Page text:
Camera Obscura and Optical Experiments

April 30, 2011 § 2 Comments


Artist in Residence X Church Gainsborough

I was invited to take part in this arts council funded artist in residence scheme at X-church Gainsborough. I decided to turn this vast Victorian church into a multi-holed Camera Obscura.

The Church Camera obscura was split into 3 sections.

1. Two apertures on the main windows which produced a forty foot Image, which projected the sun at sunset.

2.A multi-holed Rear projection camera obscura,based John Herschels Star map of the Milky way .Each hole is a image and was installed in the front door so it pulsed with the wind (the image moved constantly in and out of focus)

3.In the middle of the church I blacked out the windows leaving the top of the window arches to produce a slit camera obscura.

Main Projection Screen

Main projection screen (producing 40 foot image)

Projection on church pillar

Slit Aperture projecting the window chevrons

Slit Apertures

The sun being projected and moving around the interior of the church

Multi-holed rear projection obscura of John Herschel star map of the milky way

The church before the blacking out of all windows

Starting to make this vast space light tight

Erecting scaffolding to black out the church windows

History of X church

Slumgothic derives from “Slum Gothic”, a characterization of the architectural style of x-church, formerly the Church of St. John the Divine, Gainsborough. Slumgothic hosts resident artists and sporadically delivers visual arts led projects, often with deliberately low budgets. Est. 2006

Slumgothic is partnering with  BendInTheRiver to present:

Cold Witness
x-church visual arts events on Saturdays
September 2011 – March 2012

X-church is ostensibly derelict and is closed much more than it is open. It has none of the normal gallery attributes – white walls, bright lights etc. It was a church, an ex church more than it is anything else. Some people call these buildings ‘meanwhile spaces’, places waiting for something definite to happen. The value of the building for what it communicates as it is, as it now is – battered and bruised, largely abandoned by the transient community that has grown up around it. Tough as it is there is no doubt that artists value the challenge of working at x-church  and residencies have demonstrably moved artists on. It is also true that the building can contribute to the regeneration of its neighbourhood, but only if people are physically there, on the ground.

The building is unheated and this autumn/winter we will be working with Slumgothic to deliver a program of visual art events in the cold. A visit to x-church is wrong-footing and experience tells us that people are wary of the building and its lack of comfort so we are gambling that a less comfortable experience is potentially a more meaningful one. A tough offer in tough times. We don’t want people to casually drift by, we want them to see the work, witness it.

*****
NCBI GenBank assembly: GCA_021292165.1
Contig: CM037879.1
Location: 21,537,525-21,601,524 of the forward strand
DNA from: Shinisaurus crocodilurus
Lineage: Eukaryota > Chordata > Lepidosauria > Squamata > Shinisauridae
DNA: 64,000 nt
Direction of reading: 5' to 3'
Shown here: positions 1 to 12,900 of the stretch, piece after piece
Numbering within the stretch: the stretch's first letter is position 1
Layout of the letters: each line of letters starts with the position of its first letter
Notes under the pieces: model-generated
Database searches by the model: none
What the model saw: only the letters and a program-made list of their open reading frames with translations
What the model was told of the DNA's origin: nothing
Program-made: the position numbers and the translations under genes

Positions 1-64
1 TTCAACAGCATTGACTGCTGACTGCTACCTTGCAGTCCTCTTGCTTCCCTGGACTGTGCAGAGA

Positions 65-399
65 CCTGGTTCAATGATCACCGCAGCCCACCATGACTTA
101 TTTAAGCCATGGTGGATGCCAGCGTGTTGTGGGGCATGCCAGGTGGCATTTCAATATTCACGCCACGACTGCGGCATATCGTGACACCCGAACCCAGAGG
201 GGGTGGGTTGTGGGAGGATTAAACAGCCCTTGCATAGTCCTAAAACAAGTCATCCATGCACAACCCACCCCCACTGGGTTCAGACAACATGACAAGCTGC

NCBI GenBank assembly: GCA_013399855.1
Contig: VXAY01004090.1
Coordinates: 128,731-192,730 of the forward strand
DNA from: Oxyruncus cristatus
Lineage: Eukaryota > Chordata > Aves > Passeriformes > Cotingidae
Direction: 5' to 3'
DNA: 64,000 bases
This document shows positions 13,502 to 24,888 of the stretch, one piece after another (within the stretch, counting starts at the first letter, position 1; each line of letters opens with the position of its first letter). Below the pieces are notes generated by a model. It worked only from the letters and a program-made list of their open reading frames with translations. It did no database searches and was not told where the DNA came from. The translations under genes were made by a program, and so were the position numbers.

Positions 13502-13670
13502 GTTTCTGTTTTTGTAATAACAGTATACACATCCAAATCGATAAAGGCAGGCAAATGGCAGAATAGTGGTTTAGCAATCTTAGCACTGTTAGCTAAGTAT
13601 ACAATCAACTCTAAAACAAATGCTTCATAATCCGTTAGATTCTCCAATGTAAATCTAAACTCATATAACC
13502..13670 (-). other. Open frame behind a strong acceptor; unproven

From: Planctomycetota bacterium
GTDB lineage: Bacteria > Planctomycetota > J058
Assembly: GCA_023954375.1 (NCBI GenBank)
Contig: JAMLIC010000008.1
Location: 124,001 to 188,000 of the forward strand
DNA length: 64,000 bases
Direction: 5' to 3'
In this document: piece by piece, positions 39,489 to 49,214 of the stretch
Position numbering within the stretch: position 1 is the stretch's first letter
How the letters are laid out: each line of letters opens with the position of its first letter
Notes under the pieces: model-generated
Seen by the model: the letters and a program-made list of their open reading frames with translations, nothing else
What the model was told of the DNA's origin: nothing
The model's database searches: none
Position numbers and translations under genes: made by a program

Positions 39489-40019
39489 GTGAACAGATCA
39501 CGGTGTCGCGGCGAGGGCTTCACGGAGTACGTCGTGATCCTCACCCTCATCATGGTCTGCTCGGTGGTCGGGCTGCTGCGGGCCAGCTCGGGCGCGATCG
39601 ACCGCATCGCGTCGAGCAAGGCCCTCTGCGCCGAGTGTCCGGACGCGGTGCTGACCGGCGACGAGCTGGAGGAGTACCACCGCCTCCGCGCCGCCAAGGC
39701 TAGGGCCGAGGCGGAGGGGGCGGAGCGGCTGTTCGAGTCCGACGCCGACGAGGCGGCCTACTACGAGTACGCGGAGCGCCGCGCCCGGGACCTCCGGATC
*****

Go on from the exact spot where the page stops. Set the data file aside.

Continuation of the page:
On reflection our involvement with Slumgothic has opened up an ongoing dialogue around location. It could be argued that at every level the visual arts is preoccupied with where to put things and for some time now BendInTheRiver has not known where to put itself. It has  become a mentally itinerant and the fixed address at 54 has sat heavily like an ill-digested meal.

When St John’s was a church the focus was on Sundays. Going forward x-church will focus on Saturdays. This season heralds a new era for BendInTheRiver. One in which we will work more incisively in more places.

www.bendintheriver.co.uk  www.slumgothic.co.uk

Ongoing Camera Obscura experiments

I am currently building a large Camera Obscura based on Sir John Herschel Star Map of the Milky Way.This immersive enviroment that I am building that consits of a Camera Obscura Starmap,so when the viewer enters the Camera Obscuras dark chamber they are confronted with hundreds of small apertures all producing images in the shape of the Milky Way.

This project references early texts and representations of the night sky as well as ideas of navigation,simulation,geocentricism and the peculiar nature of light.

I am also currently building wearable Pinhole Viewers that emulate the experience of being inside a Camera Obscura.This new work explores immersive enviroments and how our vision and perception of objects is easily fooled.Over the next couple of months I will be posting my encounters with Camera Obscuras,telescopic tubes,magnifers,zograscopes,magic mirrors,skewed perspectives,divination boxes,and an array of optical Philosphical machines: which were collectively know in the 1700`s as “pleasing deceptions”.

Come back and view a phantasmagoric spectacle of visual illusions,and join me on a  peusdo- scientific journey of the senses that will be full of philosophical speculation and creative problem solving.

Star Map Wearable Pinhole Viewer

The Milky Way after Herschel

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